The next step

© 2017-Register-Pajaronian

Incoming freshmen welcomed to WHS

WATSONVILLE — When Celeste Seymoure walks onto campus for the first day of class Wednesday, the Watsonville High School freshman will be seeing a considerable change.

She will be going from a class of 30 in Linscott Charter School to one containing nearly 600. Moreover, she must now navigate numerous buildings on a sprawling campus.

“It’s overwhelming,” she said Thursday.

Celeste was completing “Step up to High School,” a three-day intensive program created to give students a primer on such topics as organization, time management, academic resources and coping skills.

After the program, she said she felt like she knew more about being at high school than her brother did in his senior year at WHS.

“It’s really preparing me to be here,” she said.

Link Crew member Janeth Salcedo, a senior, said the reason she wanted to help incoming freshman was that she was a “very shy student at that age.”

“I just feel it is a good way to help the younger students feel welcome here at the school — that is important to me,” she said. “I want to play an important role in making these students feel welcome.”

Bryan Ortiz, a transfer student from Pajaro Middle School, said he was happy to have a group of friends from his former school around him.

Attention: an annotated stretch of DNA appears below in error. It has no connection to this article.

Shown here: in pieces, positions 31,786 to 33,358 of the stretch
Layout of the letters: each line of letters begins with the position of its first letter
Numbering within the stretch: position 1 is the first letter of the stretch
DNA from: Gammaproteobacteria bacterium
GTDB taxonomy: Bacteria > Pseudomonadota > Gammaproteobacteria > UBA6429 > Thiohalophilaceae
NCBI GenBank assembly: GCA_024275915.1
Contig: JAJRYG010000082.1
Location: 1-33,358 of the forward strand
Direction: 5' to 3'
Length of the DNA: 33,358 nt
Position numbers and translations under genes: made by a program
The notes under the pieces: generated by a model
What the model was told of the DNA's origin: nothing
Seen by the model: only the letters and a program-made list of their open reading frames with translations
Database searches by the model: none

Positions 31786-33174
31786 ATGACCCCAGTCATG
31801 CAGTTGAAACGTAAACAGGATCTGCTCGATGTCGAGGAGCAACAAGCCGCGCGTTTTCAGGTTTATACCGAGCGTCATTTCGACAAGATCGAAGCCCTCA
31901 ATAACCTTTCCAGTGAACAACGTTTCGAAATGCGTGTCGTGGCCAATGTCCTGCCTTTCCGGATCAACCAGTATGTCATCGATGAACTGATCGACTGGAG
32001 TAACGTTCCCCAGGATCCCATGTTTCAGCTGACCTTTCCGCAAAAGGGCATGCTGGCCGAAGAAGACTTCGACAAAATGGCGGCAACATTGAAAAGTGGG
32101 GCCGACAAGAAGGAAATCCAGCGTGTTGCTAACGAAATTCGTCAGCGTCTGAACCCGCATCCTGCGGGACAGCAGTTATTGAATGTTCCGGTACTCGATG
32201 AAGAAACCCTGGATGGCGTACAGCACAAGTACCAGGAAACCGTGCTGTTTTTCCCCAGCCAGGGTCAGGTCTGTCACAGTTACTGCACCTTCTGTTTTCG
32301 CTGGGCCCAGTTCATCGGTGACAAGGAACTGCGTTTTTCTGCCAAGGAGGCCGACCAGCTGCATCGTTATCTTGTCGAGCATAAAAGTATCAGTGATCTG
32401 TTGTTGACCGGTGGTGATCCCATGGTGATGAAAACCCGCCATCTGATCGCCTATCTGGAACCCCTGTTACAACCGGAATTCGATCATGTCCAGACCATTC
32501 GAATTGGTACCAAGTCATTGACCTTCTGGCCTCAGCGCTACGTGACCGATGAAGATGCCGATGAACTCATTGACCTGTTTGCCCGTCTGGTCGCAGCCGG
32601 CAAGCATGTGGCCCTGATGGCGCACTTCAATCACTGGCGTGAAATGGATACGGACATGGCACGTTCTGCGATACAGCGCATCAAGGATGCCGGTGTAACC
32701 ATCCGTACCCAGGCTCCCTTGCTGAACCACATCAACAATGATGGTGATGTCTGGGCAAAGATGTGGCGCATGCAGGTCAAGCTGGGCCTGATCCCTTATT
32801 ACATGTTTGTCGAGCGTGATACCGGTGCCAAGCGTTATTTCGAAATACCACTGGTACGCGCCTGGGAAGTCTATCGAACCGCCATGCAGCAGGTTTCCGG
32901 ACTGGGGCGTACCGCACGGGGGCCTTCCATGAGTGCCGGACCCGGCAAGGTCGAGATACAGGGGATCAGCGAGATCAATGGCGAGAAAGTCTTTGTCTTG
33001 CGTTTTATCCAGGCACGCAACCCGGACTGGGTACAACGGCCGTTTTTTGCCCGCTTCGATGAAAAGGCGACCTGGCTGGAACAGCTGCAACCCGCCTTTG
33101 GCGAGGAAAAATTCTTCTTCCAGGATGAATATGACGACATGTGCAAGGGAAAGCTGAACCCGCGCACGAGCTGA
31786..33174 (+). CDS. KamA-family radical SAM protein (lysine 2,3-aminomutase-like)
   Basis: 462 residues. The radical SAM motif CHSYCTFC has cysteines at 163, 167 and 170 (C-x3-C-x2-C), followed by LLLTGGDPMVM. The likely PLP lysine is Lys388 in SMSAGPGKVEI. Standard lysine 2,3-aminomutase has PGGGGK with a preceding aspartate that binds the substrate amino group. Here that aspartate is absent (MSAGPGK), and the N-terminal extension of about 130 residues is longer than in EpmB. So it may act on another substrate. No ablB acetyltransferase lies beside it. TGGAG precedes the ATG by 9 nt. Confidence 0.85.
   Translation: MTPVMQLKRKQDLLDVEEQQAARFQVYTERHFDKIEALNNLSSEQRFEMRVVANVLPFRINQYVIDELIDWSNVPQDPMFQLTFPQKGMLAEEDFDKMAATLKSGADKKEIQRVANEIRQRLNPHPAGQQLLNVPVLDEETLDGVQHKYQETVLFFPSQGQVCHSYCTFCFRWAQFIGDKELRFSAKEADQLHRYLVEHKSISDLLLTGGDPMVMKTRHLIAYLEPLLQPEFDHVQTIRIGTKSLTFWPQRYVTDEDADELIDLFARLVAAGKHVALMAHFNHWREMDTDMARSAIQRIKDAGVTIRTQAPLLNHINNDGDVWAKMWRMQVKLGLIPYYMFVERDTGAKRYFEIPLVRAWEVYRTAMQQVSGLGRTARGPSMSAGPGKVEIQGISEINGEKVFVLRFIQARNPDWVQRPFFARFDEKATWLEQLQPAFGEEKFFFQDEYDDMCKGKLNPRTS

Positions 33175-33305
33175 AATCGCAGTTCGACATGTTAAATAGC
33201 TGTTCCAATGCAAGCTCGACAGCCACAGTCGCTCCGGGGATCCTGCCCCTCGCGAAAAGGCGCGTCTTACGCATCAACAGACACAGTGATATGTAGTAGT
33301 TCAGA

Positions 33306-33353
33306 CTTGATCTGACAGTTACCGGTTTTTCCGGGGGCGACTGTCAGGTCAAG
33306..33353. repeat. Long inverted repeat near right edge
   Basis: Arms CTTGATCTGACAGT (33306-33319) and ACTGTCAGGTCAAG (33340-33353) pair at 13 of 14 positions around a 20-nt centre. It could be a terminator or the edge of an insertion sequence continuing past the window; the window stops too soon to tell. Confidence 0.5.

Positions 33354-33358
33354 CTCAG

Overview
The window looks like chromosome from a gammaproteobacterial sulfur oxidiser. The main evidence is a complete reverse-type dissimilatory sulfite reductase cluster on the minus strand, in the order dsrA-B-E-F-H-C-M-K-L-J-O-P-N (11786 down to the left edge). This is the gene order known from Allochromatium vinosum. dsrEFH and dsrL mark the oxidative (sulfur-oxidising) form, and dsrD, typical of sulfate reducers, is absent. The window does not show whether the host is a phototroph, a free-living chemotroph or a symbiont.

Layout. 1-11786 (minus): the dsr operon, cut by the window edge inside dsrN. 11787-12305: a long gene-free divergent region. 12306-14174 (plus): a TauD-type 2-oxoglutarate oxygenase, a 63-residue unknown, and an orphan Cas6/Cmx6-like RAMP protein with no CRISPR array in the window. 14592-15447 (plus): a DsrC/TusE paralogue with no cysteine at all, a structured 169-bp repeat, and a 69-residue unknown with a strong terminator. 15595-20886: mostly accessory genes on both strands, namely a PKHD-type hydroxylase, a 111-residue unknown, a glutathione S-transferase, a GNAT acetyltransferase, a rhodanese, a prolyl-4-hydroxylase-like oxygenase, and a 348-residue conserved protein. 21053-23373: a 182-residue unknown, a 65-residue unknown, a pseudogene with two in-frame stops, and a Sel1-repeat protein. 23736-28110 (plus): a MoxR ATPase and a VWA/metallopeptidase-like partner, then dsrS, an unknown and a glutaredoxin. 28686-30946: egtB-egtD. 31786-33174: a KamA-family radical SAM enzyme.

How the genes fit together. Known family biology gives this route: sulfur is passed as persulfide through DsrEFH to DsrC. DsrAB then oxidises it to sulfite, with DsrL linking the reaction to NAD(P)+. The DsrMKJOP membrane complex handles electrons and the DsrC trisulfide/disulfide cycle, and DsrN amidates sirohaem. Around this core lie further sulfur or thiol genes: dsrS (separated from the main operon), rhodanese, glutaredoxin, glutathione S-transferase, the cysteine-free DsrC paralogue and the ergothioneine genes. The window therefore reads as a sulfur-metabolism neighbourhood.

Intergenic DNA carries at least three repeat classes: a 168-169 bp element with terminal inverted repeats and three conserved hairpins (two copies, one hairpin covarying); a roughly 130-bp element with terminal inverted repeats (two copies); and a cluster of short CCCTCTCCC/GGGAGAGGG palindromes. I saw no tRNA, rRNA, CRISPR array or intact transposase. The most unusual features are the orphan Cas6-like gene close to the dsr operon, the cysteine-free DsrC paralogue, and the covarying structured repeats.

“Yes, I’m a little nervous,” he said. “But it will work out. They make you feel welcome here and that is important.”

The program was the first of its kind at WHS, but school organizers modeled it after similar ones nationwide. Students get a chance to meet teachers and tour the campus, among other things.

“It’s a way to help the students be a little more at ease,” WHS office assistant Yanet Lopez said.

Assistant Principal Ivan Alcaraz said the program was a supplement to the Link Crew, a Friday event in which freshmen are paired with seniors who serve as “mentors” throughout the year.

That event is meant as a fun way to welcome the entire class to school, Alcaraz said.

Step up to High School, on the other hand, was aimed at academically struggling students and high-achievers.

“We wanted to build a program to prepare our incoming freshmen,” Alcaraz said. “We felt that it was important to have a different kind of welcome.”

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